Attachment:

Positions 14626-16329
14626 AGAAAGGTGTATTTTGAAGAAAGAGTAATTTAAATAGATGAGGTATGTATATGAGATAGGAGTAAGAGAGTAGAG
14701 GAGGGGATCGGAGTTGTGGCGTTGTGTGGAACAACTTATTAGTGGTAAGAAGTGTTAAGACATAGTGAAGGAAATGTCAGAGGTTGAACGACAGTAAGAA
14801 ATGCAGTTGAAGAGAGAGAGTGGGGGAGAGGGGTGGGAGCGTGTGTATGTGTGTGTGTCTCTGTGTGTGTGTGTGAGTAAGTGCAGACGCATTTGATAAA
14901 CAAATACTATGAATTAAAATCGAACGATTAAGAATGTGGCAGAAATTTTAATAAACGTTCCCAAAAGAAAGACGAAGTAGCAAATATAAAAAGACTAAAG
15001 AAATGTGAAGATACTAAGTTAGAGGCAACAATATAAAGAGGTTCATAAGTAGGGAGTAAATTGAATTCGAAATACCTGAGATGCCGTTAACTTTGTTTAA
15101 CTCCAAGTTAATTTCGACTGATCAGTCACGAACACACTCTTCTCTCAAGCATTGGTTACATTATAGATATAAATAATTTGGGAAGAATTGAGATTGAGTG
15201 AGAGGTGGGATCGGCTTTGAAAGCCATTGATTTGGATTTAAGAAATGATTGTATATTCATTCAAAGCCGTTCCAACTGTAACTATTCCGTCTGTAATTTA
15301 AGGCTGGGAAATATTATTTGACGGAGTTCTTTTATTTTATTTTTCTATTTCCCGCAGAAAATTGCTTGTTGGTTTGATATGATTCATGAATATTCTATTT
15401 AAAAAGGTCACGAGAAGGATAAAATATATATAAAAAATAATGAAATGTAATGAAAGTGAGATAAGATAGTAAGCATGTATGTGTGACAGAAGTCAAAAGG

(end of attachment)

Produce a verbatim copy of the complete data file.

Positions 14626-16329
14626 AGAAAGGTGTATTTTGAAGAAAGAGTAATTTAAATAGATGAGGTATGTATATGAGATAGGAGTAAGAGAGTAGAG
14701 GAGGGGATCGGAGTTGTGGCGTTGTGTGGAACAACTTATTAGTGGTAAGAAGTGTTAAGACATAGTGAAGGAAATGTCAGAGGTTGAACGACAGTAAGAA
14801 ATGCAGTTGAAGAGAGAGAGTGGGGGAGAGGGGTGGGAGCGTGTGTATGTGTGTGTGTCTCTGTGTGTGTGTGTGAGTAAGTGCAGACGCATTTGATAAA
14901 CAAATACTATGAATTAAAATCGAACGATTAAGAATGTGGCAGAAATTTTAATAAACGTTCCCAAAAGAAAGACGAAGTAGCAAATATAAAAAGACTAAAG
15001 AAATGTGAAGATACTAAGTTAGAGGCAACAATATAAAGAGGTTCATAAGTAGGGAGTAAATTGAATTCGAAATACCTGAGATGCCGTTAACTTTGTTTAA
15101 CTCCAAGTTAATTTCGACTGATCAGTCACGAACACACTCTTCTCTCAAGCATTGGTTACATTATAGATATAAATAATTTGGGAAGAATTGAGATTGAGTG
15201 AGAGGTGGGATCGGCTTTGAAAGCCATTGATTTGGATTTAAGAAATGATTGTATATTCATTCAAAGCCGTTCCAACTGTAACTATTCCGTCTGTAATTTA
15301 AGGCTGGGAAATATTATTTGACGGAGTTCTTTTATTTTATTTTTCTATTTCCCGCAGAAAATTGCTTGTTGGTTTGATATGATTCATGAATATTCTATTT
15401 AAAAAGGTCACGAGAAGGATAAAATATATATAAAAAATAATGAAATGTAATGAAAGTGAGATAAGATAGTAAGCATGTATGTGTGACAGAAGTCAAAAGG